Using Single-Ended Amplifiers in Low-Side Current Sensing: Error Sources and Layout Tips
Learn how to use single-ended amplifiers in low-side current sensing, including PCB layout tips and considerations, as well as a layout example based on an op-amp in the SOT23 package.
In the first part of this article, we discussed that the non-inverting configuration of a general-purpose op-amp can be used in low-side current sensing. Inspired by the article “How to lay out a PCB for high-performance, low-side current-sensing designs” from TI, this article attempts to further clarify the sources of error that can affect our measurement when using single-ended amplifiers in low-side current sensing.
Using Single-Ended Amplifiers in Low-Side Current Sensing
The main advantage of low-side sensing is that relatively simple configurations can be used to amplify the voltage across the shunt resistor. For example, the non-inverting configuration of a general-purpose op-amp can be an effective option in cost-sensitive motor control applications that need to be able to compete in the consumer market space.
The circuit diagram based on the non-inverting configuration is shown in Figure 1.
However, this low-cost solution can be affected by several different sources of error. To make an accurate measurement of current, we need to take into account any non-ideal effect that can affect the susceptible nodes of the circuit such as the amplifier inputs. We’ll discuss this in greater detail below.
One important source of error is the parasitic resistance from PCB traces that appear in series with Rshunt. Since Rshunt has a small value in the range of milliohms, any parasitic resistance in series with Rshunt can lead to a significant error. Modeling this parasitic resistance by Rstray, we obtain the schematic in Figure 2.
Depending on the application, Iload can be as high as hundreds of amperes. As a result, even a small value of Rstray can produce a considerable error voltage Verror. This error voltage will be amplified by the gain of the amplifier and appear at the output.
Since the temperature coefficient of copper resistance is fairly high (about 0.4%/°C), the value of Rstray and consequently, the error voltage can widely vary with temperature. Hence, the stray resistance can create a temperature-dependent error in systems that undergo wide temperature variations. To reduce the error voltage Verror, we should avoid long traces to minimize Rstray.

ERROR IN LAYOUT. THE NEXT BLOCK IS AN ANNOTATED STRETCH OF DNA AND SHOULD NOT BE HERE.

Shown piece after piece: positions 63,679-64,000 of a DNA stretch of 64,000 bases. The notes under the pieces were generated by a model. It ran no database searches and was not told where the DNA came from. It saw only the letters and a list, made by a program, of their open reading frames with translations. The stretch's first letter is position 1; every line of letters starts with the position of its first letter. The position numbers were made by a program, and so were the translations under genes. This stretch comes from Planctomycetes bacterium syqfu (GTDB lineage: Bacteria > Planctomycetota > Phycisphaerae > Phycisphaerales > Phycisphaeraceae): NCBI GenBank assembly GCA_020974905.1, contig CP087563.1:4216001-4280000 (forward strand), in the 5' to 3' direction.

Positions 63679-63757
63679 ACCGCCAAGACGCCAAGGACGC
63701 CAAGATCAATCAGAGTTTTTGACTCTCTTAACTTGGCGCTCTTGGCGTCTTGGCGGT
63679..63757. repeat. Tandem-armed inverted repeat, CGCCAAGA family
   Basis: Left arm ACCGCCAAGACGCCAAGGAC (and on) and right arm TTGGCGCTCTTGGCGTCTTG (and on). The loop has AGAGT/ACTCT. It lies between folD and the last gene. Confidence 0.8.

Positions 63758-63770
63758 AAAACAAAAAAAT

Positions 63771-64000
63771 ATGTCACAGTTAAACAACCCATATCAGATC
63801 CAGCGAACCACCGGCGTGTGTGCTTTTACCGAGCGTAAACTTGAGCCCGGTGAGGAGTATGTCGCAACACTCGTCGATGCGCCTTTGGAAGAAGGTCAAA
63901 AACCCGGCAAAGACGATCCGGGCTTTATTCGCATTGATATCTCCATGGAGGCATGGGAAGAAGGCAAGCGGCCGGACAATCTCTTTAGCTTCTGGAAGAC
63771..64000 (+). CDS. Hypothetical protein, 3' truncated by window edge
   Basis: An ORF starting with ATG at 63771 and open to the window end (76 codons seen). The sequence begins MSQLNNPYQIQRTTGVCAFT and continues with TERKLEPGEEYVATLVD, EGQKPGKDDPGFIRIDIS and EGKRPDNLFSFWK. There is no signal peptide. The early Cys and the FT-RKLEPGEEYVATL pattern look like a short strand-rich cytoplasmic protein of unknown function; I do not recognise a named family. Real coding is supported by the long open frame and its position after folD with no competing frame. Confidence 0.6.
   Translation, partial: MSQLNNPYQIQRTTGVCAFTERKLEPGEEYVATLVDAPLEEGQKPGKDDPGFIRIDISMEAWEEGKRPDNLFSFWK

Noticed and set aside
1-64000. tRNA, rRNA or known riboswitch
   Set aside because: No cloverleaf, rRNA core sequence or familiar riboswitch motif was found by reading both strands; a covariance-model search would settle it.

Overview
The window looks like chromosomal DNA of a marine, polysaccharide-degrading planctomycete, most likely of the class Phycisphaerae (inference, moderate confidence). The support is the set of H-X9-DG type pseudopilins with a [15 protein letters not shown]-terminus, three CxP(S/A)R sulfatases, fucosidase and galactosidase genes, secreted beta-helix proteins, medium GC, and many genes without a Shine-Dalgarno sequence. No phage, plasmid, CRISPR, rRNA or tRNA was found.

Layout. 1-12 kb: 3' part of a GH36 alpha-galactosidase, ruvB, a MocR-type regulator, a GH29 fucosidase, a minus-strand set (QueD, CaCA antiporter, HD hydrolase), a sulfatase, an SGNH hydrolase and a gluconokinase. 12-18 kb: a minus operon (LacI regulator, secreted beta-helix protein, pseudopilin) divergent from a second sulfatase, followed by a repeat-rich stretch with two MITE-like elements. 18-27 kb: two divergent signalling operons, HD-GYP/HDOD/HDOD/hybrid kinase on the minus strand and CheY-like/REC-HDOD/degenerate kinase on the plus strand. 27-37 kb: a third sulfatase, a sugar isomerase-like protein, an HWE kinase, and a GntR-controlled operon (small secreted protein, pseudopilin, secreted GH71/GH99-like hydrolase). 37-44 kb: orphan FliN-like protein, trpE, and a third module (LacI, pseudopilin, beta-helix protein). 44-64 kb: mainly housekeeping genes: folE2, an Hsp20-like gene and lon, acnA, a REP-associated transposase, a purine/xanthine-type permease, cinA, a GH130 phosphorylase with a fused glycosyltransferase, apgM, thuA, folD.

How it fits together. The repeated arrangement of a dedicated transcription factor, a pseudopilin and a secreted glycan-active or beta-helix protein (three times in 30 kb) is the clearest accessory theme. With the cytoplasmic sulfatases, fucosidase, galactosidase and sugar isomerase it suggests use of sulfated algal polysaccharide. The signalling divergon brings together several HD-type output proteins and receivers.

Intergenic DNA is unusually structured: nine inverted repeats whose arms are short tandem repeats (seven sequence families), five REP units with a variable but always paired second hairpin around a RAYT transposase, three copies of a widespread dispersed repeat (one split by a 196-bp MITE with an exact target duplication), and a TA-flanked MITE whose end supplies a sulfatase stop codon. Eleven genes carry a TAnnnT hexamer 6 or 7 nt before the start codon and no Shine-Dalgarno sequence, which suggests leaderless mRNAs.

It is worthwhile to mention that a more efficient solution to eliminate the error from Rstray is to use a different amplifier rather than a non-inverting configuration. As you can see from Figure 2, a non-inverting configuration has a single-ended input. It senses the voltage at node A with respect to ground. However, a difference amplifier has a differential input and senses the voltage across Rshunt. This is shown in Figure 3.
The transfer function of a difference amplifier is given by:
Since the differential input of the amplifier senses the voltage across the shunt resistor, the resistance from the PCB trace cannot produce an error. We’ll examine the difference amplifier configuration in greater detail in a future article.
Another source of error is the solder resistance that appears in series with the sense resistor. This is illustrated in Figure 4.
In this figure, the load current flows from left to right in the direction of the red arrow. The vertical traces connect the shunt resistor to the amplifier inputs (In+ and In-). Hence, the amplifier senses the voltage difference between points A and B. The actual value of the sense resistor will be Rshunt+2Rsolder. The solder resistance can be in the range of a few hundred micro-ohms.
The error becomes significant especially when a small shunt resistor is employed. For example, with a 0.5 mΩ shunt resistor and Iload=20 A, the error from solder resistance can be as large as 22%. To combat this problem, the amplifier inputs should be connected directly to the shunt resistor rather than the current-carrying traces. Figure 5 shows an example layout that can give a more accurate result.